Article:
The rights of LGBT workers

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The rights of LGBT workers

The Equality bill 2010 provides protection against discrimination in the provision of goods and services on grounds of sexual orientation. There is now full legal equality for lesbians, gay men, bisexuals and transsexuals. The Trade Union Commission has been campaigning these objectives since first adopting gay right policy in 1985. The legal transformation has been particularly marked in the last 9 years.

 

The new legal rights have a significant impact on the workplace. The focus of workplace policies and practices can be found in the Employment Equality (Sexual Orientation) Regulations 2003. These regulations introduce the first protection against discrimination on grounds of sexual orientation. For trans people, the Sex Discrimination (Gender Reassignment) Regulations 1999 have been in operation for a long time, but the arrival of the Gender Recognition Act 2004, provides further protection that has a significance in work-place disputes. This may effect the negotiations of employees when dealing with:

 

  • Harassment at work
  • Parental and adoption leave
  • Occupational pension schemes.

 

The European Union Directive has made it illegal for an employer to discriminate because of a worker’s sexuality. Sexual orientation is defined for the purposes of the law as the following –

 

  • Orientation towards persons of the same sex
  • Orientation towards persons of the opposite sex and
  • Orientation towards persons of the same and the opposite sex

 

Protection also covers association, for example, someone who is not a lesbian but someone who has lesbian friends.

 

The regulation means that the employer cannot lawfully

 

  • refuse to employ someone because of their sexual orientation.
  • refuse training, or access to a promotion because of their sexual orientation
  • deny benefits offered to heterosexual employees, i.e. insurance schemes, social events etc.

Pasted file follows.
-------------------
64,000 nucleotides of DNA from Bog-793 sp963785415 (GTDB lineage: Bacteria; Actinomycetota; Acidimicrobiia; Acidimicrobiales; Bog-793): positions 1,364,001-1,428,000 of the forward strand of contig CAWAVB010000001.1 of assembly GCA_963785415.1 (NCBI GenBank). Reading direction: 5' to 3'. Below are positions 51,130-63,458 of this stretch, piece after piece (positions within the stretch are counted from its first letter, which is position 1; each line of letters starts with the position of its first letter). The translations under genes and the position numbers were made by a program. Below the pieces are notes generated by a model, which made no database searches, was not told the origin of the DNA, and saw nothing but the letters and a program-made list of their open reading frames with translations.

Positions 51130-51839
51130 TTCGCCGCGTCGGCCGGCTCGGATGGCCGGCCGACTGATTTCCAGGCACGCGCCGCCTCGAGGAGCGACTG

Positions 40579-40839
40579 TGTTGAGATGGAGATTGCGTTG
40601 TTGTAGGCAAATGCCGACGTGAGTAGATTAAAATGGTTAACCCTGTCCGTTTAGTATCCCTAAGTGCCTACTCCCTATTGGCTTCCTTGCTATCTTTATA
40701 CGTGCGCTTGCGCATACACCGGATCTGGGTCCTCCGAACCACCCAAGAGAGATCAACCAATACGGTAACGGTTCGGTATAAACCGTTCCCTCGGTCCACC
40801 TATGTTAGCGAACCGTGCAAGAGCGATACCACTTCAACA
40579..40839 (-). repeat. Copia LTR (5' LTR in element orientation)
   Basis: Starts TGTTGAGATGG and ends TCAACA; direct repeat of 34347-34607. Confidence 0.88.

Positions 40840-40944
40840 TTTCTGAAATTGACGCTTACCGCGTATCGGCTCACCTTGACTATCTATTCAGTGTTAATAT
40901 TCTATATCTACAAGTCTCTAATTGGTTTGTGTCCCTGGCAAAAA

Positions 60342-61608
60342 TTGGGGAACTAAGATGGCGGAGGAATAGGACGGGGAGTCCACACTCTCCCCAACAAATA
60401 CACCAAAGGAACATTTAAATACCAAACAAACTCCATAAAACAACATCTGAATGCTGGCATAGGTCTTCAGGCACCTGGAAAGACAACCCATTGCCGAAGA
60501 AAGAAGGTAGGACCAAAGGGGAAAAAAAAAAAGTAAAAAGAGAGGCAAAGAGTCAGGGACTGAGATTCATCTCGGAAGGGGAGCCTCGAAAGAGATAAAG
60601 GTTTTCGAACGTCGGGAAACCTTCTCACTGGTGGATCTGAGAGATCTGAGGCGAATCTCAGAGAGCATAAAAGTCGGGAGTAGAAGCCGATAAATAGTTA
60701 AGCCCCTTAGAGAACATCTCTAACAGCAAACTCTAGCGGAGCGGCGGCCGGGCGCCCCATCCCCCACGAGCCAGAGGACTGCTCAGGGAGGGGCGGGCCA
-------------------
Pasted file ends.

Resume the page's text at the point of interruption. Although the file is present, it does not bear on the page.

• give a poor reference due to their sexual orientation

 

There are important exceptions to the ban on discrimination. The employer may –

 

  • deny a same sex partner access to a benefit if they specify that this benefit is restricted to married partners only.
  • discriminate where there is a genuine occupational requirement, which is a “genuine, determining and proportionate” reason for requiring the employee to be a particular sexual orientation.
  • discriminate if the employment if for the purposes of an organised religion. In particular sexual orientation is required to comply “with the doctrines of the religion”, or “to avoid conflicting with the strongly held religious convictions of a significant number of the religion’s followers”

 

Having laws to protect lesbian, gay, bisexual and trans works does not mean that the discrimination has disappeared. One of the most common problems faced by LGBT workers is harassment and abuse.

 

Potentially this could be addressed by the employer by providing an equality policy and by monitoring sexual orientation and gender. Monitoring however is a sensitive subject, before the 2003 law, unions advised that workers should not be monitored. Yet monitoring can be a useful way to confirm whether an organisation’s policies on race or gender equality are working. On the flip-side monitoring can just produce information which is stored, and perhaps reported, but with little results of a given issue. The act of monitoring may also get a reluctant response from the LGBT worker who is put in a vulnerable position of having to declare their identity.

 

This article has covered the legal rights of a LGBT worker and has briefly touched on how these rights should form the basis of creating a fair working environment. The main problem LGBT workers face is prejudice, which is equally culpable by employers, managers and fellow workers. For LGBT people, the biggest decision many will take is to “come out” as LGB or T. Yet, although tolerance has gone some way to improve, for many people “coming out” remains a challenge and is something that a LGBT may choose to hide in the workplace. Research estimates that at least half of LGB people are not out in the workplace. It is the hope that through company policies and the employer’s awareness of the changes in the law, that this will change and create a safer platform over time.

 

For additional information on the law and rights of LGBT workers please visit the Gender Trust –

www.gendertrust.org.uk